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Mariners acquire Chris Denorfia from Padres for Abraham Almonte

The first deal has been made, and it's Chris Denorfia. He makes the Mariners better, but not by much.

Dale Zanine-USA TODAY Sports

The Mariners have acquired Chris Denorfia from the San Diego Padres in exchange for Abraham Almonte and Stephen Kolscheen.

Denorfia is a right-handed outfielder, 34, who was perennially underrated before this season in which he's struggled mightily with the bat. In 2013, Denorfia was worth 3.9 fWAR thanks to his excellent defense in the corners and solid offense, but he's struggled mightily this year, only managing 0.6 fWAR.  He's hit for a 76 wRC+, 85 wRC+ against lefties -- still well below his career levels. He's only making $2.2 million this year, so the Mariners will be on the hook for under a million dollars.

Given the state of the Mariners outfield, Denorfia will be an instant upgrade over Endy Chavez, and perhaps even the rapidly sinking James Jones. He should start against all lefties while playing all three outfield positions. Though his time in center field has been scattered over the years, Denorfia has grades out at least decently at the position, certainly better than what the M's currently have on the roster.

It's a small move, but one that does upgrade the roster. This won't be a popular purchase among many fans given the Mariners other needs, but simply by being a competent outfielder who has hit lefties well historically, Denorfia will make the Mariners better. Don't expect him to bounce back to his previous offensive levels, but if he does, it'll be a welcome surprise. If things stay exactly the same, Denorfia may provide the Mariners with an extra win of value or so over the rest of the year. Stefen Romero has been worth -1.0 WAR. James Jones is at  -0.7. Endy Chavez is at -0.2. Even acquiring a replacement level outfielder would help the M's at this point, and Denorfia is currently better than that, with the chance to be more. If you're not a believe in Abe Almonte, there's little to dislike.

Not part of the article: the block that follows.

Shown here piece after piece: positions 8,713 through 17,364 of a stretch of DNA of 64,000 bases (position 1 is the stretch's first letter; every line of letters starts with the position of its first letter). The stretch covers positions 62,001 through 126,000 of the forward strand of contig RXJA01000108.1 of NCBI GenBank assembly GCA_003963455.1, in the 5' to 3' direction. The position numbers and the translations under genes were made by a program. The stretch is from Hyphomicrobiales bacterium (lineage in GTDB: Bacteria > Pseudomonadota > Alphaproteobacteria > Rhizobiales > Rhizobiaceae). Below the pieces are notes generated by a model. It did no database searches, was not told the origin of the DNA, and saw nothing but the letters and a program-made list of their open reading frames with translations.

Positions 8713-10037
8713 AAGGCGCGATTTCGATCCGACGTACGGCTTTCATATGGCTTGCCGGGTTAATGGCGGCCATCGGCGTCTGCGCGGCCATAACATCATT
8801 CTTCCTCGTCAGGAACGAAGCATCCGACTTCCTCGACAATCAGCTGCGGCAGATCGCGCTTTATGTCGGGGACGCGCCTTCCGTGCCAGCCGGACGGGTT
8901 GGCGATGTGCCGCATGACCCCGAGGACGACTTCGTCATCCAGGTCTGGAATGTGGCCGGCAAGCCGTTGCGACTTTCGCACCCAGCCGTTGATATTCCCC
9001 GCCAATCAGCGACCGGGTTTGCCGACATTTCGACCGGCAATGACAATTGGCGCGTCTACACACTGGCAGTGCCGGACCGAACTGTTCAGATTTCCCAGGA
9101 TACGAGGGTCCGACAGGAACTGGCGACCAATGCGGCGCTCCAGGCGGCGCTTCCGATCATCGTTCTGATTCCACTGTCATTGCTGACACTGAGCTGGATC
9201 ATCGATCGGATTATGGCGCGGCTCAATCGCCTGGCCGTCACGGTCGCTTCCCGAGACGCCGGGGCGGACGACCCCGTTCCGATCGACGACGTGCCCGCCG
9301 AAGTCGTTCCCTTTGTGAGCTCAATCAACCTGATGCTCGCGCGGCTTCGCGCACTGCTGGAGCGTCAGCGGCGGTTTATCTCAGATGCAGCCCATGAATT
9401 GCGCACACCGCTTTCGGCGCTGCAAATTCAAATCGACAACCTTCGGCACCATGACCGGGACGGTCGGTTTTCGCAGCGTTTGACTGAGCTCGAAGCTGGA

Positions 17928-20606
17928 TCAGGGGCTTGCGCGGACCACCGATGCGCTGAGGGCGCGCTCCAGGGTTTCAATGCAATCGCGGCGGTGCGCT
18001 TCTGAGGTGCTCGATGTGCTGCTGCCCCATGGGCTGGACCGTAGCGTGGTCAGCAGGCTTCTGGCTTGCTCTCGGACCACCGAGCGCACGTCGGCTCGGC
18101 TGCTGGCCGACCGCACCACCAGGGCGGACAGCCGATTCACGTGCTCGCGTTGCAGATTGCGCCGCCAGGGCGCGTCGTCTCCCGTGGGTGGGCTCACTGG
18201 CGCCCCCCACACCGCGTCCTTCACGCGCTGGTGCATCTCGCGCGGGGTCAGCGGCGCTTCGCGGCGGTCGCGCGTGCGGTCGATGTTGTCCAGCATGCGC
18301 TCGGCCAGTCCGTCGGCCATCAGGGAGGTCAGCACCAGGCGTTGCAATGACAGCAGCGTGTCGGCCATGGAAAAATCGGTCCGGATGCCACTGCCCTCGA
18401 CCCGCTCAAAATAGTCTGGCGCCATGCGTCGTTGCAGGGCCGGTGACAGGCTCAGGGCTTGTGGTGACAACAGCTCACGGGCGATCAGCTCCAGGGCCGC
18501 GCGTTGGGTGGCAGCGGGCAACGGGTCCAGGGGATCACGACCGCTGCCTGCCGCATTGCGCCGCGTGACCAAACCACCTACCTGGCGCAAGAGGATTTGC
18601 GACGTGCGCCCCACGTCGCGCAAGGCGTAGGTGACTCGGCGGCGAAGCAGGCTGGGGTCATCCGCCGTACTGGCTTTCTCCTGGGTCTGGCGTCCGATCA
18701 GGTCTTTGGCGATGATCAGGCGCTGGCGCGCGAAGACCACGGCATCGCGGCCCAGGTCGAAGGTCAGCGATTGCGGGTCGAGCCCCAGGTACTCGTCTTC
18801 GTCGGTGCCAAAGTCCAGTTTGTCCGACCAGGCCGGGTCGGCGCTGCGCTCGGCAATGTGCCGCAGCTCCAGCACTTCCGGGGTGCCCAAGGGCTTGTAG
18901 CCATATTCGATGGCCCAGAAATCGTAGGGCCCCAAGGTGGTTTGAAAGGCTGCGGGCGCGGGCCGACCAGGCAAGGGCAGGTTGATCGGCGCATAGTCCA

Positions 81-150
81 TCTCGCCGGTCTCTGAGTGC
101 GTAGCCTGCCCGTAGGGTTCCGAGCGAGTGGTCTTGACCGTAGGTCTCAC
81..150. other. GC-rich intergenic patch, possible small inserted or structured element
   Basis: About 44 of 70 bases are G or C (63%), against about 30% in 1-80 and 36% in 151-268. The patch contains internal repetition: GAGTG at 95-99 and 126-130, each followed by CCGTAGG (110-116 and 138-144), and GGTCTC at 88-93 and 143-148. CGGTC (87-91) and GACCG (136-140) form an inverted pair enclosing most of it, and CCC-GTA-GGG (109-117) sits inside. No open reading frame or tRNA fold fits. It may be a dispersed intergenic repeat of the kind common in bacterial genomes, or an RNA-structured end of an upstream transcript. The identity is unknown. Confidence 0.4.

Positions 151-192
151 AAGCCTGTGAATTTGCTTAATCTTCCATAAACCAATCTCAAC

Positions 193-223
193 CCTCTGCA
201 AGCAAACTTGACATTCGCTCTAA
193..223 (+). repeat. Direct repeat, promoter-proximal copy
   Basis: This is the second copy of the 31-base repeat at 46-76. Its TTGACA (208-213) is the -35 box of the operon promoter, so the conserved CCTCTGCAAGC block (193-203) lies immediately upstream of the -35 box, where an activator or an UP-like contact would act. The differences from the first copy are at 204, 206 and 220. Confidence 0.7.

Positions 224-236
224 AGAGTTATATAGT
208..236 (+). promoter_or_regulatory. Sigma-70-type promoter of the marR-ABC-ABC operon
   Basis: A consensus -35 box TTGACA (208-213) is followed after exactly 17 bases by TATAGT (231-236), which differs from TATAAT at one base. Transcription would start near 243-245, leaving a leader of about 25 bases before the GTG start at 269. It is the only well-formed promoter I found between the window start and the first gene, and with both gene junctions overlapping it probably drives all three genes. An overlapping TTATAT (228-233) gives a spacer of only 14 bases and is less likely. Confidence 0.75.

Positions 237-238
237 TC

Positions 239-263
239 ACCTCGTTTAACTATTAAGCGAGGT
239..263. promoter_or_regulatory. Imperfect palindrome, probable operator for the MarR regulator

This isn't a move that puts the Mariners over the top, and it did cost them Abraham Almonte, plus somebody else minor that we don't know yet. While Almonte looked miserably overmatched at the MLB level this year, he did show promise last season, although that hasn't carried over to this year in Tacoma, where he's been quite a bit worse than the year before. Given what the Mariners have for internal outfield depth, it's a little strange to be giving away any of their talent with any upside at all, so the price is questionable at best. There's still a chance that Almonte figures it all out and becomes a solid 4th outfielder some day, but those contact issues were pretty horrendous. It's a bigger gamble than the M's probably needed to make, but apparently they saw enough to give up on Almonte.

The other piece is Stephen Kolscheen, a reliever in Tacoma who the Mariners saw a bit of in spring training. He's been fantastic, striking out 33 batters in 32 innings while only walking 4 in Jackson before being promoted to Tacoma, where he's been equally great, sporting a 22/6 K/BB ratio. Kolscheen doesn't throw exceptionally hard in the low 90s, but the control artist thing while whiffing a batter per inning is still appealing. The Mariners have a ton of good relievers, so this is dealing from their surplus, but Kolscheen isn't a loss without potential impact, even though it's probably quite low.

Try not to focus on the sequencing of the moves today too much. Remember that the Mariners signed Willie Bloomquist and people freaked out, and then they gave Robinson Cano $240 million dollars and we all kind of forgot about it. If this is it, there will be plenty of criticism, since they're clearly being buyers and not sellers. Of course Chris Denorfia is not enough, but he helps.

For now, the main criticism should be on the Mariners for putting themselves in a situation where they have to trade for a slumping Chris Denorfia, not trying to patch together the mess that's currently in front of them. Whether this is a win or not will depend on Abraham Almonte's future pitch recognition skills.